aokoye wrote:The primary audience of this article, and most articles like is people who are active in academia (in or outside of the ivory tower).
That still doesn't mean it's good terminology. Focus on form and focus on forms are not highly visually different, and even being familiar with the terms myself from a masters in TESOL and a second masters thesis on language acquisition, I still misread the article first time round and had to reread to clarify.
Maybe my biggest issue is that focus on form is too often presented divorced from its original context. Even the text quoted makes that mistake:
However, it is important that the teaching of formal aspects of the language is inte-grated within lessons with an overriding focus on communication (Long, 1991). In the SLA literature, this approach is often referred to as “focus on form” and it should not be confounded with the more traditional grammar teaching, referred to as “focus on forms”.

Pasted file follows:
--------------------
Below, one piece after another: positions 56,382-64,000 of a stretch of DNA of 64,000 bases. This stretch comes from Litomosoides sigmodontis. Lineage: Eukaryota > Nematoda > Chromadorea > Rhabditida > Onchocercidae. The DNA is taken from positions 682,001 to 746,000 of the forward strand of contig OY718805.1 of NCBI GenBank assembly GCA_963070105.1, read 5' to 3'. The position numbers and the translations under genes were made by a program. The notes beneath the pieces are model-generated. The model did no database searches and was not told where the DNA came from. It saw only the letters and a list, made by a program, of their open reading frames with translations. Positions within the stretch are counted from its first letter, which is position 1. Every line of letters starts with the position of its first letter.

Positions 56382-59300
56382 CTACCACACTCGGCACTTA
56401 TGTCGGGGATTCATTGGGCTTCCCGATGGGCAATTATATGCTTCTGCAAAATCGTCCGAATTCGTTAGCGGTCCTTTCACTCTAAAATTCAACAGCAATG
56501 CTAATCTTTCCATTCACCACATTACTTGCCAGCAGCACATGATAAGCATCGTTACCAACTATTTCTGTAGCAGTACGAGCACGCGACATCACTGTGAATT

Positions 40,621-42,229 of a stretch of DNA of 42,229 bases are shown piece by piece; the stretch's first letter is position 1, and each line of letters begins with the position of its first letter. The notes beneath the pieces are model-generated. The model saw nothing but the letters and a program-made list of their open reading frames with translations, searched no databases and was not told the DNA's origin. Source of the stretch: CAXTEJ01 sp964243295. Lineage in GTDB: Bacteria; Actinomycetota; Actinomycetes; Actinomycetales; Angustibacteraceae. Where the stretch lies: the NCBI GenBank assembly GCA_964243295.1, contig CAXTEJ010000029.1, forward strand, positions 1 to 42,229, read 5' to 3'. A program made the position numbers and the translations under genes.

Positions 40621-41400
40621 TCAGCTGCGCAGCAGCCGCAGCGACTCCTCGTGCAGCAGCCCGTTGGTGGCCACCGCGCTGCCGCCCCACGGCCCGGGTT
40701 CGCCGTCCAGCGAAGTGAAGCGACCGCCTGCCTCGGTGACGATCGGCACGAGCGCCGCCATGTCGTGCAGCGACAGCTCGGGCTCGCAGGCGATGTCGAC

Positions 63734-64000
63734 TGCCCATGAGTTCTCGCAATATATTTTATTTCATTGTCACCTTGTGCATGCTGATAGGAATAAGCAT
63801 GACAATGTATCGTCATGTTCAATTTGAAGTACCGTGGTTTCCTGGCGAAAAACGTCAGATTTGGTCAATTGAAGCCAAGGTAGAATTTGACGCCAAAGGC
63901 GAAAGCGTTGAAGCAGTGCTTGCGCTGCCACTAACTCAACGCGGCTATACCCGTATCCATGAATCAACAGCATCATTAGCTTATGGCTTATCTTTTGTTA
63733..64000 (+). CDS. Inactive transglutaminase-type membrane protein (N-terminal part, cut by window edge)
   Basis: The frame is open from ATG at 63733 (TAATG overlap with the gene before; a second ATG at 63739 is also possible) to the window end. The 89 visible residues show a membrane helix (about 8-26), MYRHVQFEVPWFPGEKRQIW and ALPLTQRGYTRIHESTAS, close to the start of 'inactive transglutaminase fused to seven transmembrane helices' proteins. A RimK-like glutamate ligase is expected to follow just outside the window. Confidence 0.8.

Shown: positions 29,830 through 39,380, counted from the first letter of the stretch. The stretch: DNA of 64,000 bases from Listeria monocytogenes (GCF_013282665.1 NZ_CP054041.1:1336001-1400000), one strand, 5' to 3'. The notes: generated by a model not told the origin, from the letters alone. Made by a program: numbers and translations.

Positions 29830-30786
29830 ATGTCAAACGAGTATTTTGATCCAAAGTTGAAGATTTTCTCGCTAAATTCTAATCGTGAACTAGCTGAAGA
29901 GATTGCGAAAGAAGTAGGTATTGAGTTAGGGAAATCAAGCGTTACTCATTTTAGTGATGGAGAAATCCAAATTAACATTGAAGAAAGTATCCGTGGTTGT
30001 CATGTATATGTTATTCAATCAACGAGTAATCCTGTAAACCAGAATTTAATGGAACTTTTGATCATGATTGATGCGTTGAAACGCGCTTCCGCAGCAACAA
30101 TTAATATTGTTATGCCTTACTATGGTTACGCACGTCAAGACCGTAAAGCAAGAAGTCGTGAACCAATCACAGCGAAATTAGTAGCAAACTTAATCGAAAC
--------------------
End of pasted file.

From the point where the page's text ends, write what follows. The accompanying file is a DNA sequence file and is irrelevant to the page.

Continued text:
This is back-to-front.
Focus on form in its original context started with the assumption that you're teaching in a meaning-focused classroom, then you add form-focused activities to the classroom for better acquisition. That was fine in the USA in 1988, at the height of Krashen's influence.
But if you are not starting with an assumption of a meaning-focused classroom, focus on form doesn't encode the intended message of a predominantly meaning-focused classroom with relevant form-focus within it, so it's misleading. This isn't just a matter of whether you're familiar with the terms or not, because it is often abused by people who should understand it.
But it's part of a deeper problem that affects a lot of human intellectual activity -- reducing things to buzzwords rather than thinking about the principles. The two main principles behind focus-on-form haven't changed -- 1) language is nothing without meaning; 2) without conscious attention, form is not acquired -- but the typical teaching setting (or at least our conceptualisation of it) has changed. Buzzwords are fixed and do not always invite analysis, but principles are not laws and are supposed to inform decisions.
edit: trimming unused quotes accidentally left at the bottom of my post.